When Portsmouth’s founder Colonel William Crawford selected the intersection of Court and High streets as the center of the community he envisioned, his grand plan embraced the concept of a town square.
Colonel Crawford designated the four corners of the Court and High Street intersection for public use – one each for a church, courthouse, jail, and market.
Of the original structures, only Trinity Episcopal Church, the oldest church in Portsmouth, is still in existence today. It was built in 1762. Across High Street from Trinity church is the Norfolk County Courthouse of 1846. It was designed by William Singleton in the Roman Classical style with four Doric columns, a high podium, and high pilasters surrounding the structure.
In 1752, when he established Portsmouth, Colonel Crawford never envisioned the coming of the American Revolution, let alone the bloody Civil War that followed it 85 years later.
Today an impressive Confederate monument stands in the middle of Court Street, barely a stone’s throw from Trinity Church across the road.
The Monument Association that funded the granite Confederate memorial was organized in 1875. A design created by Portsmouth native and architect Charles E. Cassell was chosen for the monument. During the Civil War, Cassell served in the engineer corps under the command of General George Pickett. The installation of the cornerstone on December 14, 1875, took place with with Masonic honors.
The completed monument was dedicated on June 15, 1893. It was constructed at a cost of $11, 763.34. Labor and stonework accounted for $9, 236.34 of the expenses incurred for the project. The four white metal statues that surround the sides of the memorial cost a total of $2,500.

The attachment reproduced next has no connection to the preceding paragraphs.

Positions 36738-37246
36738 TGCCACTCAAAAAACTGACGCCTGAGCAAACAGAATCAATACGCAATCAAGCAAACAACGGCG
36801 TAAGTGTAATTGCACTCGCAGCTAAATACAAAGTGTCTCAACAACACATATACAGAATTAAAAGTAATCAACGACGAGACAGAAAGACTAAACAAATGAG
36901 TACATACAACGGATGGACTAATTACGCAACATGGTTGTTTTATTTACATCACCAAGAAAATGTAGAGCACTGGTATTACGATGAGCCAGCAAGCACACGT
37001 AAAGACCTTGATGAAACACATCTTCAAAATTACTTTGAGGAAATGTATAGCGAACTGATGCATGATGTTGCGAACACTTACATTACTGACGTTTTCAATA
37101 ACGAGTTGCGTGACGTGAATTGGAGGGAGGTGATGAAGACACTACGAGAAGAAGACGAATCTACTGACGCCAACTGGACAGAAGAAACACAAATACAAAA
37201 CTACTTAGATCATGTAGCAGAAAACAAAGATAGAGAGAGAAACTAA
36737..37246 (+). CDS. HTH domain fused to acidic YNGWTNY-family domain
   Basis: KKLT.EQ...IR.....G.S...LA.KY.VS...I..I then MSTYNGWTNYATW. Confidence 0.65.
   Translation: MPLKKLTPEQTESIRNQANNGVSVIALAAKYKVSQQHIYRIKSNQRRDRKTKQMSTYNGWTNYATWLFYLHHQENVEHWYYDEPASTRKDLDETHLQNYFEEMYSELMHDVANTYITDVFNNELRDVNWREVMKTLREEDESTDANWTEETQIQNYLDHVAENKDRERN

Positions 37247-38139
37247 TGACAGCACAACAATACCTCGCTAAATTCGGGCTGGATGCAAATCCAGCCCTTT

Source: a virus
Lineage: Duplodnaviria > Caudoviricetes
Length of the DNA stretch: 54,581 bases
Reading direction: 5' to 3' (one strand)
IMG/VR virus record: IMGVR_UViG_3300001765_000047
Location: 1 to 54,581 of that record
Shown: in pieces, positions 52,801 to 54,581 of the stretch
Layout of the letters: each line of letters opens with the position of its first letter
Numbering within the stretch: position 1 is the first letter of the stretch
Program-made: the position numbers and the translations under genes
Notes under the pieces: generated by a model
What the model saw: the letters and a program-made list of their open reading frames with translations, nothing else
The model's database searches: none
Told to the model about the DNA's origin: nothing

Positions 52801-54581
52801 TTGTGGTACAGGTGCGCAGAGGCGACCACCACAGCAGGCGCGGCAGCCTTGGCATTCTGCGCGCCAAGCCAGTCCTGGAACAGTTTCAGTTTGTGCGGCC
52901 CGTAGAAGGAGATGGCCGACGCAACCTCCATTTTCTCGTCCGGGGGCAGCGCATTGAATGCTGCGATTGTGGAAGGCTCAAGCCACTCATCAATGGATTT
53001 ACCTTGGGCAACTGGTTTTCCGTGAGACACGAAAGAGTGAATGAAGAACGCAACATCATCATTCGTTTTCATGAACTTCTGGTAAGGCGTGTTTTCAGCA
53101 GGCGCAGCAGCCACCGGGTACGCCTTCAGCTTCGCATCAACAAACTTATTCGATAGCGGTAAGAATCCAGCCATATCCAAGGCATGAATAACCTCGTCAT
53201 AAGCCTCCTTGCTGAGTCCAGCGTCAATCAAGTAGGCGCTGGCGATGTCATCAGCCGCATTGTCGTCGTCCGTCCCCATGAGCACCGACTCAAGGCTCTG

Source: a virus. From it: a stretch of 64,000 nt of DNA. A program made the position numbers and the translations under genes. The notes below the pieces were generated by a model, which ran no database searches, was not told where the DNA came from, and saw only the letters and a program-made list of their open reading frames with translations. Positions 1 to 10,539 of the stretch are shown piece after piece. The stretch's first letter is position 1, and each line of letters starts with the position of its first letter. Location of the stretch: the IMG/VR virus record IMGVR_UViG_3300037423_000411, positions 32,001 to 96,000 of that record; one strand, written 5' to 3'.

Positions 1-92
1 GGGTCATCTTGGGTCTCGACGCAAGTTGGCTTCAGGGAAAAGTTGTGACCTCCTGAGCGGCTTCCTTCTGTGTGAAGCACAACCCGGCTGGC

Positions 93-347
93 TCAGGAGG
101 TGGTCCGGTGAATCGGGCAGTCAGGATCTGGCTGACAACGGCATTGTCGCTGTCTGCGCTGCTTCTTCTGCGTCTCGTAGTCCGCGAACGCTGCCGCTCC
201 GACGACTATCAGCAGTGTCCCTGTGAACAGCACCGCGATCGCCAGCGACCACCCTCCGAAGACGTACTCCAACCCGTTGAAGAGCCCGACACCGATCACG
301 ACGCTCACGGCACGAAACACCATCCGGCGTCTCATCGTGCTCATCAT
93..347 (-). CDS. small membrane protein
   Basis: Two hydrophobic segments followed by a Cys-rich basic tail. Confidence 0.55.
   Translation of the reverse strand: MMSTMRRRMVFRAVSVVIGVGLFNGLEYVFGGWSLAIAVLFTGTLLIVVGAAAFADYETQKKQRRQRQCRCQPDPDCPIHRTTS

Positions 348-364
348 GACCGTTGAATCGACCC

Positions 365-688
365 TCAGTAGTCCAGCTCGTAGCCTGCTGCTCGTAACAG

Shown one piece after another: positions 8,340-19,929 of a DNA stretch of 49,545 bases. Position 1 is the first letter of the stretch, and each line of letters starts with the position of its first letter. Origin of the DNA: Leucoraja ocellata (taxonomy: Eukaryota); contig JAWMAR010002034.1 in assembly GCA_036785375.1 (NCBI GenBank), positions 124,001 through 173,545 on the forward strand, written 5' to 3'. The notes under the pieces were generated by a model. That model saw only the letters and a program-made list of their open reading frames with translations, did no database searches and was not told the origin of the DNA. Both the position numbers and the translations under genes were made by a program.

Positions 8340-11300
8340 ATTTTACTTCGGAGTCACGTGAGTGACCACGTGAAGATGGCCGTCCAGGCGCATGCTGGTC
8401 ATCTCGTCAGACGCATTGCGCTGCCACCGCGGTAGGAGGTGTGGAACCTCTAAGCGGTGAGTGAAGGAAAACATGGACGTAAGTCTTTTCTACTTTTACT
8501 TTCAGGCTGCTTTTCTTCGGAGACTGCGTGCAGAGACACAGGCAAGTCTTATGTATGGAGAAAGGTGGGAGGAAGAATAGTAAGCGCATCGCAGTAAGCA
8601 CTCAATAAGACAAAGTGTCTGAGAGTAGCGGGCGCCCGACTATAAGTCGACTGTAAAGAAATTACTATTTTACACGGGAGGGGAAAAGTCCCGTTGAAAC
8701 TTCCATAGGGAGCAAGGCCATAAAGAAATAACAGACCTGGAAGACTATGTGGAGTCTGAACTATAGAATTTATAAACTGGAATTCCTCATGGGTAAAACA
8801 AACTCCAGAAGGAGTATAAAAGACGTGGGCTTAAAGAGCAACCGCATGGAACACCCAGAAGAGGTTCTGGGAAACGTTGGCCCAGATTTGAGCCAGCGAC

The stone required for the Confederate monument was gifted to the Memorial Association by the Seaboard & Roanoke and Raleigh and Gaston railroads. Costs for the quarrying ad handling of the granite were funded by the association. The railroads hauled the stone to Portsmouth without charge.
Portsmouth City Council donated the site for the monument. A committee comprised of H.V. Niemeyer, Jetson Jett, Samuel Watts, George M. Bain, Jr., and J.T. Borum selected the site at Court and High streets.
Portsmouth’s Confederate monument stands 55 feet six inches tall and the base is 15 feet square. The sub-base of the monument is seven feet square and 15 feet high. White metal statues mounted on the memorial’s sub-base represent four branches of the Confederate service. – infantry, artillery, cavalry, and navy. The monument is protected by an ornamental iron fence.
On the die block behind the metal figure that represents the infantry are the words – “To Our Confederate Dead.” The monument was dedicated to the memory of the thousands of soldiers and sailors of the South that perished during the Civil War.
-By Bob Ruegsegger
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